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Reformed Covenanter

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This week's post comes from a more familiar source than the author cited last Sabbath:

The parts of the sanctifying of this day are two: one, to rest from worldly businesses, and from those works and duties of our calling, which at other times are not only lawful, but expedient and necessary to be done. The particular works that we are thus to abstain from, are of two kinds: First, great as well as small, and small as well as great. A greater and more excellent work can hardly be imagined, then the building of God’s own House, the material and outward Tabernacle, yet even That the Lord by a strict & precise caution doth specially forbid upon this day, Exod. 31. 13. Yet, saith he, ye shall observe my Sabbaths: Not setting your hand in that day unto this work, though it be most holy.

Those holy women that had Odours, Ointments, and all things in a readiness, yet in a religious observation of God’s Ordinance, forbear on the Sabbath to embalm the precious body of our Lord and Saviour Christ, and are commended by the Holy Ghost for it. They rested, saith LUKE, the Sabbath Day, according to the Commandment. Again, how small a thing is it to gather a few sticks! But when one presumed to do this, and with an high hand in profanation of the Sabbath, we know what his doom was from the mouth of God himself, Numb. 15. 32, 33, 34, 35, 36. ...

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Reformed Covenanter

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This week's post on the Lord's Day is worth quoting in full here; Gardiner Spring argued that the Sabbath day ought to be given civil protection:

Does not the importance of the Sabbath, in a civil view, invest it with an undeniable claim to the protection of public law? The laws of all Christian States have, to a greater or less extent, given their authority and protection to the Sabbath. Men of wisdom, honour, and virtue, have ever felt that it ought to be among the earliest objects of their solicitude to perpetuate the blessings of this holy day.

And does not the importance of the Sabbath plead irresistibly for this paternal interposition? Is the Sabbath the great means of perpetuating in the earth the knowledge of the true religion? Is it the great means of intellectual advancement? Does it lie at the foundation of all sound morality? Is it not less a distinguished means of temporal prosperity, than of holiness and eternal life? Then is there no institution around which a more impenetrable barrier of wholesome restrictions ought to be erected.

The Sabbath is the noblest and firmest pillar of a well-regulated society. It is the corner-stone of that noble edifice of morals, liberty, and public weal, which is the pride and exultation of every prosperous community. If our political institutions cannot be preserved unless the laws and usages of the land are formed on the basis of sound morality; if morality cannot be maintained without the active impression of religious principle; and if neither can exist long, where the Sabbath exerts none of its heaven-born influence; then is it not the truest policy of a State to enforce the observance of this day?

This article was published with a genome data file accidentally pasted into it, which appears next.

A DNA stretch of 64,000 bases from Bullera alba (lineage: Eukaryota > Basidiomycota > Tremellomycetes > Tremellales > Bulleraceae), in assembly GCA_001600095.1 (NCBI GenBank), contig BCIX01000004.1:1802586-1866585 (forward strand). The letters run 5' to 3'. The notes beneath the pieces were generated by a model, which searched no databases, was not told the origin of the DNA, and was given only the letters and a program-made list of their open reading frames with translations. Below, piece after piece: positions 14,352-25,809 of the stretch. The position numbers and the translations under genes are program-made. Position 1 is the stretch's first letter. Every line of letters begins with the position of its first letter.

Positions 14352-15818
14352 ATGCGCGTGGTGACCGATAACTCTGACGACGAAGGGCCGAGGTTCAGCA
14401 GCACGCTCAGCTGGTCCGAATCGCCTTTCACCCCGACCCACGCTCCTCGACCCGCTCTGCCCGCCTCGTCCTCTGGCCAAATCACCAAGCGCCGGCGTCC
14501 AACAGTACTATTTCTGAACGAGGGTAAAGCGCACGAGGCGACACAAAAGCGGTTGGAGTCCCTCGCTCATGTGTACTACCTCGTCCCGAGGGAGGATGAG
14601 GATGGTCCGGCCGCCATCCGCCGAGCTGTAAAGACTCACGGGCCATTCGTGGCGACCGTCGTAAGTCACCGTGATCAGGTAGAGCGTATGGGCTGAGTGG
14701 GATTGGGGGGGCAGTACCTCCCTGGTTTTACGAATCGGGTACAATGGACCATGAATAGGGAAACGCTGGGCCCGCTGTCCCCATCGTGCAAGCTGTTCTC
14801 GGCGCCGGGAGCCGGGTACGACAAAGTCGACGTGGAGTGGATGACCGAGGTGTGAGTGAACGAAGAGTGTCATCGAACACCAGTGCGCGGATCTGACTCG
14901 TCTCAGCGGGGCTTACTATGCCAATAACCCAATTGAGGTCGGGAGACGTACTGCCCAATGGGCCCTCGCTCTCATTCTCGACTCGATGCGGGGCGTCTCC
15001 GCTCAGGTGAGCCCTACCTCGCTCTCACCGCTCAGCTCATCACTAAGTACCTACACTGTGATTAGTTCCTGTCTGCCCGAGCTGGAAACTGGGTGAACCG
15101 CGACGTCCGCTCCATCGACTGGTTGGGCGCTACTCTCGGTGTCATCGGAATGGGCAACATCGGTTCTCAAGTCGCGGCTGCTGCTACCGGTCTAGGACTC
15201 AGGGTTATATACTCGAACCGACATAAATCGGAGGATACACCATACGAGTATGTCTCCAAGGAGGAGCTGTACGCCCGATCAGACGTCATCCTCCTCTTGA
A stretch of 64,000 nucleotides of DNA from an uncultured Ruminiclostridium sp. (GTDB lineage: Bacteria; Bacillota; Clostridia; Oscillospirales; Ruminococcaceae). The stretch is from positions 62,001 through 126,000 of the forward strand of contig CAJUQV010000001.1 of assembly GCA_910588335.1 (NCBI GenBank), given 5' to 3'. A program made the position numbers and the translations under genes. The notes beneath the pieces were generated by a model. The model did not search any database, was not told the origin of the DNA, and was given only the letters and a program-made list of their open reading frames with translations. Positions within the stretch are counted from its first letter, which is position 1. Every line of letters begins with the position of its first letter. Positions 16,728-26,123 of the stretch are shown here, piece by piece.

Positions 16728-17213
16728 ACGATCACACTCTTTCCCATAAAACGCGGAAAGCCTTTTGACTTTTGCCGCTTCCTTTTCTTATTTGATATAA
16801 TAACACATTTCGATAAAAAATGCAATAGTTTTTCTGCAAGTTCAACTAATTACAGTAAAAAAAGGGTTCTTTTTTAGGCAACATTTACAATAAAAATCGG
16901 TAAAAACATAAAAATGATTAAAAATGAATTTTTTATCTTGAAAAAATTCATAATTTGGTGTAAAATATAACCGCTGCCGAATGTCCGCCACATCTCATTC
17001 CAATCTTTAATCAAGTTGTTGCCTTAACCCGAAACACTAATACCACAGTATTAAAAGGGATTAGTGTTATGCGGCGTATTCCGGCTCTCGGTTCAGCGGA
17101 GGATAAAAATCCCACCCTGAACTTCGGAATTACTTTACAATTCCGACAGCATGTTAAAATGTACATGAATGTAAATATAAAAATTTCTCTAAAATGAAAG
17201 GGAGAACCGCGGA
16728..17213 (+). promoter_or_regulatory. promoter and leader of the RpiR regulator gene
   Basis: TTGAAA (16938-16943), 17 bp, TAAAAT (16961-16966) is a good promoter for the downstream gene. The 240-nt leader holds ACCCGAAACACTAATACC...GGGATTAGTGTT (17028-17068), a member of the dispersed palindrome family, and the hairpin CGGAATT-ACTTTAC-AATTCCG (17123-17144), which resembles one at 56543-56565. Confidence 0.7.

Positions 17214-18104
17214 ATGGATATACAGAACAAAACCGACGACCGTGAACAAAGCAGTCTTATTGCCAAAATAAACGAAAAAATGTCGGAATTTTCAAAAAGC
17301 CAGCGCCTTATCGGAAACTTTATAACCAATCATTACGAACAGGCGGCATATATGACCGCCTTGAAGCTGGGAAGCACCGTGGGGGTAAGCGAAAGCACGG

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Reformed Covenanter

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Today's post on Christ's delight in the Lord's Day comes from Jonathan Edwards:

... But how much more reason has Christ to bless the day of his resurrection, and to delight to honour it, and to be conferring his graces and blessed gifts on his people on this day. It was a day wherein Christ rested and was refreshed in a literal sense. It was a day of great refreshment and joy to Christ, being the day of his deliverance from the chains of death, the day of his finishing that great and difficult work of redemption that had been upon his heart from all eternity, the day of his justification of the Father, the day of the beginning of his exaltation and the fulfilment of the promises of his Father, the day when he had eternal life, which he had purchased, put into his hands. And Christ does delight to distribute gifts and blessings and joy and happiness on this day, and will to the end of the world.

O, therefore, how well is it worth our while to improve this day, to call upon God and seek Jesus Christ on it!

Let awakened sinners be stirred up by these things to improve the sabbath day, as they would lay themselves most in the way of the Spirit of God. Improve the sabbath day to call upon God, for then he is near. Improve the sabbath day for reading the holy Scriptures and diligently attending his Word preached, for then is the likeliest time to have the Spirit accompanying of it. Let the saints that are desirous of growing in grace and enjoying communion with Christ improve the sabbath in order to it. ...